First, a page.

On typos and misspellings

This week I’m in a release mood, so I’m releasing several projects I’m involved with. If you lost the first two, checkout dietsplash 0.3 and genslide 0.3 (though the announcement was in Portuguese).

After developing for several projects I’ve noticed most of them contain typos and misspellings. Even if this does not directly affect the source quality (unless the misspellings are in documentation), if we left the comment there, we’ve left it for a reason: because we want the reader of that code to stop and read it. It’s particularly good to have the correct spelling of each word when there are people from several parts of the word that maybe do not have English as their mother tongue (as I don’t). This way we can be more sure the correct message is being given through code, comments  and documentation.

Thinking a bit on this I made some bash and awk scripts to fix misspellings based on the list of common misspellings available on wikipedia. I’ve successfully sent patches for projects like the Linux kernel, ConnMan, oFono and EFL. After some of them were accepted and after I decided to run the scripts again, I noticed how slow they were (if you are curious what they did, you can google on the oFono mailing list, in which I explain the scripts). So, I started a new, very short project: codespell. Measuring against the Linux kernel tree, it runs circa 20x faster than the previous scripts. Its current version is 1.0-rc1 and I’d like to have some more testers before I release the final 1.0.

Codespell is designed to fix misspellings in source code, but it can be applied to any type of text files. When possible, codespell will automatically fix the misspelling. Otherwise it will give some suggestions about possible changes. For example, running against the Linux kernel tree, it gives me several lines like below:

drivers/target/target_core_transport.c:2528: competion  ==> competition, completion

drivers/edac/cpc925_edac.c:186: MEAR  ==> wear, mere, mare

WARNING: Decoding file drivers/hid/hid-pl.c

WARNING: using encoding=utf-8 failed.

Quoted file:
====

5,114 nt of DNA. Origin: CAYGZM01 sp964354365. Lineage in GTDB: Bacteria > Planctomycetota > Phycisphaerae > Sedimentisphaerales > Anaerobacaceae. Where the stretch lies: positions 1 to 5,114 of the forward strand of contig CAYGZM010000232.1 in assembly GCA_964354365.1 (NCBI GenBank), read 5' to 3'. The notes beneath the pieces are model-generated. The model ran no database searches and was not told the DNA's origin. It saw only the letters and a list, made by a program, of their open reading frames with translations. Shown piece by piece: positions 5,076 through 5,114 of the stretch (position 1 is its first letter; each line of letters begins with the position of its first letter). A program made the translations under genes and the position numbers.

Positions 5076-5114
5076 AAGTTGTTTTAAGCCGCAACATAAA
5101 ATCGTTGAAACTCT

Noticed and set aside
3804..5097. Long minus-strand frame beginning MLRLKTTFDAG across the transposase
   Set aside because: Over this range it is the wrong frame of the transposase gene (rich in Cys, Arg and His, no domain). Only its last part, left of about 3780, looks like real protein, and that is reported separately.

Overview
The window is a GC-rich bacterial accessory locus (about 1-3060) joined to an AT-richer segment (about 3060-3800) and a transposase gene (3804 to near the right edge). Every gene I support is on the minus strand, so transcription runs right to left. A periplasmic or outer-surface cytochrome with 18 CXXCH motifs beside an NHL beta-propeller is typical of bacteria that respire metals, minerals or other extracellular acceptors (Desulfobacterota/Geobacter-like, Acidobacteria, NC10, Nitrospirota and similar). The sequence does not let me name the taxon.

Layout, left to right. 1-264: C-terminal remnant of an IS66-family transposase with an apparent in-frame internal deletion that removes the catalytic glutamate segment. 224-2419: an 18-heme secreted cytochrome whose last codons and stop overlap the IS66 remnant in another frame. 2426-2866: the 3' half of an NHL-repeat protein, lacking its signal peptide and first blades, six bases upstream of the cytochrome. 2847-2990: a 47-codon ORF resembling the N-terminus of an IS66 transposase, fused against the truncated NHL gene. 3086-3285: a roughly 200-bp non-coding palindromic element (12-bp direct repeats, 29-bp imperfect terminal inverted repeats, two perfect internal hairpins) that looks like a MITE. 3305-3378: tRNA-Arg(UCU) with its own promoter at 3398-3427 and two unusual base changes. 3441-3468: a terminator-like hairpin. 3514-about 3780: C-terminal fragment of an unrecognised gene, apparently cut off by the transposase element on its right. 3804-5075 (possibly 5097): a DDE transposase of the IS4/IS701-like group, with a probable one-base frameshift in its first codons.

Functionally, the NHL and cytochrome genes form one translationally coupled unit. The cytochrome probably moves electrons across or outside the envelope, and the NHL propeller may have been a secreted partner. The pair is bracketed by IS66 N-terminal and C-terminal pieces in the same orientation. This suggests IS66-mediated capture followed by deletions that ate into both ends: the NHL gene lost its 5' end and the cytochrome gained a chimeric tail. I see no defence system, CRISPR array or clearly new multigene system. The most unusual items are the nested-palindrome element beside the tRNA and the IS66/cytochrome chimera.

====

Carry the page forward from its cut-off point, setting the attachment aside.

WARNING: Trying next encoding: iso-8859-1WARNING: Decoding file drivers/hid/hid-pl.cWARNING: using encoding=utf-8 failed. WARNING: Trying next encoding: iso-8859-1

drivers/net/niu.c:3276: clas  ==> class  | disabled because of name clash in c++

FIXED: ../kernel/drivers/scsi/aacraid/aacraid.h

FIXED: ../kernel/drivers/scsi/lpfc/lpfc_sli.c

FIXED: ../kernel/drivers/scsi/aacraid/aacraid.hFIXED: ../kernel/drivers/scsi/lpfc/lpfc_sli.c

(This is all in beautiful colored lines! Test it to see the true output)

The first two illustrate some changes that cannot be automatically done because that misspelling is a common one for more than one word. So, codespell gives you the file and line where they occur.

The WARNINGs are related to the encoding of the file. Codespell will default to parse files in UTF-8 encoding, which will handle ‘ascii’ as well. If it fails to decode any line, it will try the next available encoding, i.e. ISO-8859-1. Using these two encodings I have successfully ran codespell with all the projects I care about.

Codespell allows some changes to be disabled. This is shown by the “clas => class” fix, that are not always safe to do because of name clash with C++ code.

The lines prefixed with “FIXED” show the files that were automatically fixed. In current Linus’ master branch, this resulted in:

2545 files changed, 5007 insertions(+), 5007 deletions(-)

These were the automatic fixes, that may contain some false positives. The funniest one is the on found in Documentation/DocBook/kernel-hacking.tmpl:


* Sun people can’t spell worth damn. “compatability” indeed.

* At least we *know* we can’t spell, and use a spell-checker.


As can be seen by the number above, this is not really true ;-).
So, there it’s: **codespell 1.0-rc1**. Get it. Test it. Report problems. Tell me about projects that were successfully patched.